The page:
“Bob Heckel always says I started him in (the) business.”

While Helfer was performing and bringing the Chicago blues to the North Side of Chicago, he met a photographer/musician, Clark Dean. Dean was a soprano sax player who saw Helfer on the Channel 11 TV special. He and a friend came to Helfer’s house with some jazz charts for Helfer to read through and play. At that time, Helfer wasn’t a fan of jazz standards.

“I thought it was hotel music, but then they put the charts in front of songs like, “I’ve Got It Bad and That Ain’t Good,” “Georgia On My Mind” and others, and I thought they were really good.”

After that meeting, Helfer began to seriously listen to all of the great jazz players. He and Clark started playing jazz gigs around town and his name grew on both the jazz and blues scenes.
Since then, Helfer has performed throughout the world with his very distinct “soul” piano style. He has recorded several albums on Sirens Records that is owned by Steven Dollins, a longtime Helfer fan.

“He first heard me at the University of Chicago Folk Festival when I accompanied Mama Yancey and asked me if I taught lessons,” Helfer recalls. “He took some lessons from me, and from that a great friendship developed. Years later he mentioned that he wanted to help me the way I helped a lot of other people, so he set up a recording session and the Sirens Record Label was born.”
Helfer was the first artist on the label. “I always joke with him about how I am glad to help him to go broke.” Sirens Records now has over 27 recordings in its catalog, and on six of them Helfer is included on under his own name or as a member of a group.

To celebrate another milestone in Helfer’s life, Sirens Records and the Old Town School of Folk will be presenting an 80th birthday party on February 6 with a concert featuring Helfer and many of his lifelong musical friends.

When asked what the audience can expect to hear, Helfer says, “I think we are going to do the whole works. I thought I would feature myself as a soloist, a composer, accompanist and an ensemble player.”

Joining him that evening will be vocalist Katherine Davis, saxophonist John Brumbach and pianist Barrelhouse Chuck among many others.

It is safe to say Helfer has made a very deep impression on the music scene in Chicago, and though turning 80 is a milestone, he isn’t about to slow down. He is determined to keep playing and teaching music for many years to come and always in his own unique style

Nina Simone an artist whose time has finally come

Nina Simone was a talented American vocalist, pianist, songwriter, and arranger, who despite achieving a high level of success with her musical career, is equally well remembered for her many important contributions to the Civil Rights Movement at a critical juncture in our nation’s history. Classically trained as a child, Simone was a versatile musical artist who was seemingly comfortable working in a variety of forms. In addition to jazz, she made frequent forays into pop, blues and folk with the precision one might expect given her classical origins.

In the summer of 2015, the release of director Liz Garbus’ documentary film What Happened, Miss Simone? inspired renewed interest in a thoughtful reexamination of the singer’s origins. The film follows Simone’s troubled path along a tumultuous professional career, and offers glimpses of the tortured genius beneath it all. But as many film critics and musical historians have pointed out in the subsequent months after its release, it was Simone’s youthful struggles as a most unwilling victim of institutionalized racism in higher musical education that truly marked both a starting point for her story and the beginning of difficult trials that would cause her to develop the remarkable courage she became known for.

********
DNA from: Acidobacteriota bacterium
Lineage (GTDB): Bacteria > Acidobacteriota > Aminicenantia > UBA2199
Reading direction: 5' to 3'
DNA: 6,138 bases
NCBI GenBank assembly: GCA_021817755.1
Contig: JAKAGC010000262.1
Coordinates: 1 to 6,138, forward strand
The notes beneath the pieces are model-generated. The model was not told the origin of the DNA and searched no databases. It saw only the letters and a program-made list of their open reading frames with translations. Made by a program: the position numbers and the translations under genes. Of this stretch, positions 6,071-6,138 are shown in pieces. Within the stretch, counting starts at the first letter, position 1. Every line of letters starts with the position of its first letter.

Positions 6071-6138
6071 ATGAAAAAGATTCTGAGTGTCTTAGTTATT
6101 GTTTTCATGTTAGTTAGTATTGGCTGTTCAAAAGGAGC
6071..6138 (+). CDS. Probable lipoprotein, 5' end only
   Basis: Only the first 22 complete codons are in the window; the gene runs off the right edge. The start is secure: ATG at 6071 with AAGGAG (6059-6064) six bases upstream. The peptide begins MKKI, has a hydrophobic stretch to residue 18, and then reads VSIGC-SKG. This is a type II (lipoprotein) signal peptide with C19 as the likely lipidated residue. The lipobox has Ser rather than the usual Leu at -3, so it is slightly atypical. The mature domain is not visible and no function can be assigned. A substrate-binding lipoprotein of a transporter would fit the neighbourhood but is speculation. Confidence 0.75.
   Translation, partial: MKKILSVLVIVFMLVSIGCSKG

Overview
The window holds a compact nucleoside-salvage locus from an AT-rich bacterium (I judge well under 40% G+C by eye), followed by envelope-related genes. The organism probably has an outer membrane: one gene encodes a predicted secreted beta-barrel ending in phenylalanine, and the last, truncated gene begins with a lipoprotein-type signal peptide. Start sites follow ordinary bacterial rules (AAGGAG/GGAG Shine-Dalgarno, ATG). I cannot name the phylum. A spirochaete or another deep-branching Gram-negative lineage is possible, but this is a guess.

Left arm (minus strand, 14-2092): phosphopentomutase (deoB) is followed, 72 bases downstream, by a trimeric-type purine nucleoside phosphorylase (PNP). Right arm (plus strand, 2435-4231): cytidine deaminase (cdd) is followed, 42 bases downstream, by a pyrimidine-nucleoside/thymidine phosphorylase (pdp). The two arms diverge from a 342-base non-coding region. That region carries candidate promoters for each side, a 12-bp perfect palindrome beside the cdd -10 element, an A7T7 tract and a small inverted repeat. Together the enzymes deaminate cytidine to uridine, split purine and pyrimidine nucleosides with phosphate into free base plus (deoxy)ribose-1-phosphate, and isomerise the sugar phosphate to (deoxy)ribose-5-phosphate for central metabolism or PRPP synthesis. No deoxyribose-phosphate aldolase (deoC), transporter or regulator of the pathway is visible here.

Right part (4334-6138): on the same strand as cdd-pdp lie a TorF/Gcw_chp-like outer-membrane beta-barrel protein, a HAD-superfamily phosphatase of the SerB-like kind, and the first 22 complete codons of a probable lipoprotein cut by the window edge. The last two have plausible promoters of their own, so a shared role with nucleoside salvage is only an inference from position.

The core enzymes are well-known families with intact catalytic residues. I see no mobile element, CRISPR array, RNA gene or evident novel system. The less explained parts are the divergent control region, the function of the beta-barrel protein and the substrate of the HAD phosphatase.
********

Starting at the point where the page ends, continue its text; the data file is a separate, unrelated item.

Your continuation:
For a young African American girl, Eunice Waymon, growing up in Tryon, N.C. in the 1930s and dreaming of becoming a concert pianist, the future did not seem bright. This was the rural south—talented black children with high ambition and the perseverance to learn classical music were not given encouragement. Classical music was considered to be the domain of privileged white people with connections.

There had been exceptions.

There was a woman named Florence Price, from Little Rock, Ark., a composer who had her piece premiered by the Chicago Symphony Orchestra; and there was the great contralto Marian Anderson, whose father sold ice in the Reading Terminal in Philadelphia, who became an internationally famous concert singer. But largely, there seemed little future in classical music for most black children, regardless of talent.

The 1930s in general was not a bad period for African American musical talent. The year 1933—when Eunice Waymon was born—was the year John Hammond first saw Billie Holiday perform at Covan’s on West 132nd Street, and the same year Duke Ellington released “Sophisticated Lady” (Ellington/Parish). Black blues and jazz musicians were retelling the story of American music on a
nightly basis. However, the ones who brushed against the world of classical music tended not to be taken seriously. For the most part they were jazz composers and arrangers who prepared spirituals for symphony orchestras.

And then came Eunice. The child of a jack-of-all-trades father and a revivalist-preacher mother who wanted to play Bach at Carnegie Hall.

It says something about both the intensity and the talent of this child that people actually believed she could do it.